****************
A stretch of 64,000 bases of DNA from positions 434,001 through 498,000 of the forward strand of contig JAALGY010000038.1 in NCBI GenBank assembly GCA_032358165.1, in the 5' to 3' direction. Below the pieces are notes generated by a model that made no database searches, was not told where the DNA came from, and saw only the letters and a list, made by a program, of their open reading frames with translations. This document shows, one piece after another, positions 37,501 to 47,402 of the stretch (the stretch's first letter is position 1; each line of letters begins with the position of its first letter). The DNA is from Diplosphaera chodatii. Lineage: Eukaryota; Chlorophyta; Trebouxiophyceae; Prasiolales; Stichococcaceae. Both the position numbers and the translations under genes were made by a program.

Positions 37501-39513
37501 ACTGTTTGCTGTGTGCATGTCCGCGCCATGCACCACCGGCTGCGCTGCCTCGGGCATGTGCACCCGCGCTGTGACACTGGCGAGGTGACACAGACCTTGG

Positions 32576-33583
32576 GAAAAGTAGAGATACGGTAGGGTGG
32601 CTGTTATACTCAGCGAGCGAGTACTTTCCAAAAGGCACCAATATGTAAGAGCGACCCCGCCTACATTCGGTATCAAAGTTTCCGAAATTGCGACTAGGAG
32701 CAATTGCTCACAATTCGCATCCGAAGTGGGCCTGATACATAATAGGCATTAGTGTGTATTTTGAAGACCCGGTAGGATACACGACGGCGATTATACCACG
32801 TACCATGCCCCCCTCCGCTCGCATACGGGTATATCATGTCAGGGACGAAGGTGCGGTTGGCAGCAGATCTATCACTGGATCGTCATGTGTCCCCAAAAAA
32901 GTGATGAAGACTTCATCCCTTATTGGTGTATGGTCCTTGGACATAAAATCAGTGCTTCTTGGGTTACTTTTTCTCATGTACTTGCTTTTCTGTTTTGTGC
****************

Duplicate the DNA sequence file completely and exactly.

A stretch of 64,000 bases of DNA from positions 434,001 through 498,000 of the forward strand of contig JAALGY010000038.1 in NCBI GenBank assembly GCA_032358165.1, in the 5' to 3' direction. Below the pieces are notes generated by a model that made no database searches, was not told where the DNA came from, and saw only the letters and a list, made by a program, of their open reading frames with translations. This document shows, one piece after another, positions 37,501 to 47,402 of the stretch (the stretch's first letter is position 1; each line of letters begins with the position of its first letter). The DNA is from Diplosphaera chodatii. Lineage: Eukaryota; Chlorophyta; Trebouxiophyceae; Prasiolales; Stichococcaceae. Both the position numbers and the translations under genes were made by a program.

Positions 37501-39513
37501 ACTGTTTGCTGTGTGCATGTCCGCGCCATGCACCACCGGCTGCGCTGCCTCGGGCATGTGCACCCGCGCTGTGACACTGGCGAGGTGACACAGACCTTGG

Positions 32576-33583
32576 GAAAAGTAGAGATACGGTAGGGTGG
32601 CTGTTATACTCAGCGAGCGAGTACTTTCCAAAAGGCACCAATATGTAAGAGCGACCCCGCCTACATTCGGTATCAAAGTTTCCGAAATTGCGACTAGGAG
32701 CAATTGCTCACAATTCGCATCCGAAGTGGGCCTGATACATAATAGGCATTAGTGTGTATTTTGAAGACCCGGTAGGATACACGACGGCGATTATACCACG
32801 TACCATGCCCCCCTCCGCTCGCATACGGGTATATCATGTCAGGGACGAAGGTGCGGTTGGCAGCAGATCTATCACTGGATCGTCATGTGTCCCCAAAAAA
32901 GTGATGAAGACTTCATCCCTTATTGGTGTATGGTCCTTGGACATAAAATCAGTGCTTCTTGGGTTACTTTTTCTCATGTACTTGCTTTTCTGTTTTGTGC